This week, I have received a number of tweets and emails from constituents who are worried by stories they have read which suggest I do not recognise animals as 'sentient beings'. I have sent the below response to those constituents to clarify where this story has come from and why I believe the story to be absurd. I wish to assure constituents that I, and the government, are committed to high animal welfare standards in the UK and have been actively working towards making those standards even higher.
Thank you very much for your email regarding the issue of animal sentience. I can assure you that I recognise animals as sentient beings and share the government’s commitment to high animal welfare standards.
The vote to which you refer relates to New Clause 30, an amendment tabled by Green MP, Caroline Lucas, to the EU (Withdrawal) Bill, a piece of legislation which we are currently debating as it works its way through the Houses of Parliament. Ms Lucas wished to transfer the EU Protocol on animal sentience set out in Article 13 of Title II of the Lisbon Treaty into UK law, so that animals continue to be recognised as sentient beings under domestic law.
Since animals are already recognised as sentient beings in UK law, Ministers argued that the amendment was an unnecessary duplication of existing provisions. Our job as legislators is to make good law, and this duplication would have created confusion on the statute book. The Bill, in focusing on our withdrawal from the EU, was not the appropriate vehicle for matters on animal welfare, which are to come in a separate piece of legislation. We therefore voted against the amendment. This was not a signal that we want to see weakened protection for animals and it was not a vote against the idea that animals are sentient and feel pain.
The rejection of Ms Lucas’ amendment was then turned into a viral news story, aided by newspapers like the Independent and Evening Standard, which suggested that Conservative MPs have ‘rejected all scientists and voted that animals don’t feel pain’ (Independent). Frankly, this is totally absurd and deliberately misleading. Those stories were then retweeted and endorsed by celebrities like Ben Fogle.
In response, the Environment Secretary, Michael Gove, issued a statement making clear what the vote was about and Mr Fogle has since apologised and advised ‘I have now deleted the misleading threads and welcome the government’s clear line on animal welfare’. I attach Mr Gove’s letter to MPs which sets out his position. Unfortunately sensible discussion and understanding of these matters takes longer than producing a provocative, one-sentence soundbite so as a mechanism for damaging the government’s reputation, this story has been expertly executed.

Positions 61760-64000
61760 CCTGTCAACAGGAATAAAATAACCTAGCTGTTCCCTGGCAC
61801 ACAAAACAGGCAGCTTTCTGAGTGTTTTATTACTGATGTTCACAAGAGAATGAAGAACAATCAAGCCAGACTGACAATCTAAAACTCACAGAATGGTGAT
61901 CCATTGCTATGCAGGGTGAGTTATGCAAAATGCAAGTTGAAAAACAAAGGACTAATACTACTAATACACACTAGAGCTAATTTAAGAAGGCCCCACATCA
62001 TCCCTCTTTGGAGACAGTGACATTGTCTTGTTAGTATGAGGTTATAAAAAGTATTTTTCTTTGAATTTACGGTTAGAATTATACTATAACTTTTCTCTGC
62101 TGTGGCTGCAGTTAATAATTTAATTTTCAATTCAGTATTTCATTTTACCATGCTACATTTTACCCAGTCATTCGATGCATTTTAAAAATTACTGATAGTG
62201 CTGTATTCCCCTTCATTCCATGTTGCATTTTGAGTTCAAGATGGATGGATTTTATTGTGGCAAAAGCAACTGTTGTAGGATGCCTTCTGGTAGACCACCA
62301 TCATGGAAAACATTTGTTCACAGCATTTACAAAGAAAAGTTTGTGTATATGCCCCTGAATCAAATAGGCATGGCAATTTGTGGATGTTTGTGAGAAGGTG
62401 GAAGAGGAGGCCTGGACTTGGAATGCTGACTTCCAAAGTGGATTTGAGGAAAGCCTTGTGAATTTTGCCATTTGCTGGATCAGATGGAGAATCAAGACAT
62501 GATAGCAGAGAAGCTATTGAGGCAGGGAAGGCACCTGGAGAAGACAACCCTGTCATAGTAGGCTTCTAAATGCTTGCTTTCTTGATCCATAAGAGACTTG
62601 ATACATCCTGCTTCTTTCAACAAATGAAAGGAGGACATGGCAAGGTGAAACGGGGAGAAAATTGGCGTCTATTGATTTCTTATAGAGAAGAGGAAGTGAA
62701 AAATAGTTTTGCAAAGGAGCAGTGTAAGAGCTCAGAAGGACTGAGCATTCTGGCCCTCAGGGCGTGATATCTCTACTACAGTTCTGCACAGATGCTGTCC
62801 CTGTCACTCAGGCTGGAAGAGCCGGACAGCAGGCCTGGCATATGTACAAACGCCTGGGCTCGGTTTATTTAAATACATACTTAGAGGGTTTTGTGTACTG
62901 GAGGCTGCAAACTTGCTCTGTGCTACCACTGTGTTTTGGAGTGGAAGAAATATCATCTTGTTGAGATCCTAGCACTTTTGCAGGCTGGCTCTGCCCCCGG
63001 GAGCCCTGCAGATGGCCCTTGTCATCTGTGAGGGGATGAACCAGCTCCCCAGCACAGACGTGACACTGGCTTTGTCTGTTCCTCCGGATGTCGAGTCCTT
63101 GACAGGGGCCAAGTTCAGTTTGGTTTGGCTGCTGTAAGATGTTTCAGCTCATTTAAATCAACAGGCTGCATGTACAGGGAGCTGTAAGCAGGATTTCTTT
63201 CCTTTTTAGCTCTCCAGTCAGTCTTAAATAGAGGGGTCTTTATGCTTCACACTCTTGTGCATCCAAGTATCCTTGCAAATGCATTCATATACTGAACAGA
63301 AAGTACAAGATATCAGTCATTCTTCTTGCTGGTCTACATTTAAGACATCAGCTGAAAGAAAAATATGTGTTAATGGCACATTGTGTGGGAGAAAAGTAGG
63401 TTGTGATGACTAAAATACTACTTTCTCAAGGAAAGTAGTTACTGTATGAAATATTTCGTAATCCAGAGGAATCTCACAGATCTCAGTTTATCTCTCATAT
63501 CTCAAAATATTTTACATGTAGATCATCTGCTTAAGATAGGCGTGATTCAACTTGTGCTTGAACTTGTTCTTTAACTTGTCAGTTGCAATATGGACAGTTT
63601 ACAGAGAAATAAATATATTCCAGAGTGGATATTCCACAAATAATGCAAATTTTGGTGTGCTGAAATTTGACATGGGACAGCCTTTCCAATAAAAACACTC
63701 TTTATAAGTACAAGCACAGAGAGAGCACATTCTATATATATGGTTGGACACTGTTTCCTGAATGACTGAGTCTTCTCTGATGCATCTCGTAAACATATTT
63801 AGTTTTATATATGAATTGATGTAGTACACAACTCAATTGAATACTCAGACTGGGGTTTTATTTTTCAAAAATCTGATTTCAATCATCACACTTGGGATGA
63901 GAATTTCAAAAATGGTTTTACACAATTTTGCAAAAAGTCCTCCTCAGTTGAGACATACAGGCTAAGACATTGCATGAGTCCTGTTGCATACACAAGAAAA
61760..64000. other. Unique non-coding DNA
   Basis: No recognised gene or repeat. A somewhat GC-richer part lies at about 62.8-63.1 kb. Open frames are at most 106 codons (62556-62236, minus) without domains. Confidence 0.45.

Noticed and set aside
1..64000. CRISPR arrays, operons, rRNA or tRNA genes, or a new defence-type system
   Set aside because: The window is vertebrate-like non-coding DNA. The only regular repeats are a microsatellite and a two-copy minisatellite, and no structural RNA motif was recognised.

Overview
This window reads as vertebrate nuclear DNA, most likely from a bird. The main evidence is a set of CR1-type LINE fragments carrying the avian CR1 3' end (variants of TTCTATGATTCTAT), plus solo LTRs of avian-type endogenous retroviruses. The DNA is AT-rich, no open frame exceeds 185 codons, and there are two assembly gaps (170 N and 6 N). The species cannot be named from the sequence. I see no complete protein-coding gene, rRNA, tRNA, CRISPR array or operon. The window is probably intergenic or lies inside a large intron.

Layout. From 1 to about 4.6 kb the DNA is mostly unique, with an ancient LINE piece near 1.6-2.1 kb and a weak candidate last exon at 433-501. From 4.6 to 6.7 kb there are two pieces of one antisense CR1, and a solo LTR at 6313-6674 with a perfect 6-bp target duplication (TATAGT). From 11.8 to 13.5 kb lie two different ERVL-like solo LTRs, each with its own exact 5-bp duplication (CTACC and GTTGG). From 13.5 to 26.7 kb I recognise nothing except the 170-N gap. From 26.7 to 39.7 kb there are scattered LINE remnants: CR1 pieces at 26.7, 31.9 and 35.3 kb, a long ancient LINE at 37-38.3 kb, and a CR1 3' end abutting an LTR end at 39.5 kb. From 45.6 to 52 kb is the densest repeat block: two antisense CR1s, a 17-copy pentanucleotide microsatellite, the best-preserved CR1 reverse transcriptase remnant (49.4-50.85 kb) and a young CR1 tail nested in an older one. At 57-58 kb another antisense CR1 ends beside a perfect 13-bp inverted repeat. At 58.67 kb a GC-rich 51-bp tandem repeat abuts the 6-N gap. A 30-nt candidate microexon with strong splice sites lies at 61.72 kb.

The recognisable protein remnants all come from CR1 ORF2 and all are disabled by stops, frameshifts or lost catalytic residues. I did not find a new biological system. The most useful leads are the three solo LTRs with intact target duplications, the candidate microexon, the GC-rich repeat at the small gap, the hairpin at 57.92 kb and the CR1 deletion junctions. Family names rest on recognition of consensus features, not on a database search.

I roundly reject the notion that it is the European Union which protects British animals from cruel treatment. The UK has some of the highest welfare standards in Europe, whereas practices such as bullfighting, veal farming, foie gras production, beak trimming, baby quail hunting and even goat throwing exist in other EU nations. This whole episode has been a real shame as it has detracted from the ambitious message that the Environment Secretary has been setting out on animal welfare since he took his post. Recent steps include making CCTV mandatory in all slaughterhouses, consulting on draft legislation to jail animal abusers for up to five years and introducing Europe’s most comprehensive ban on the ivory trade. He has further ambitions to make us a world leader in animal welfare, including on puppy welfare and live animal exports.
For my own part, you may be interested to know that I sit on the International Trade Committee and this week we had Compassion in World Farming and the NFU as our witnesses. We spent nearly half the session exploring how the UK might be able to strike a trade deal with the United States which maintains our own very high animal welfare standards. As I explored with the witness from Compassion in World Farming, this could include the imposition of very high tariffs on any animal product that has not been farmed in a way which matches those standards, effectively making it uneconomic to import such product.
I hope this helps reassure you that the UK takes animal welfare seriously and that compared to our European neighbours that feelings of our animals, domestic, wild and farm, are considered much higher than that written into the Lisbon Treaty.
With best wishes,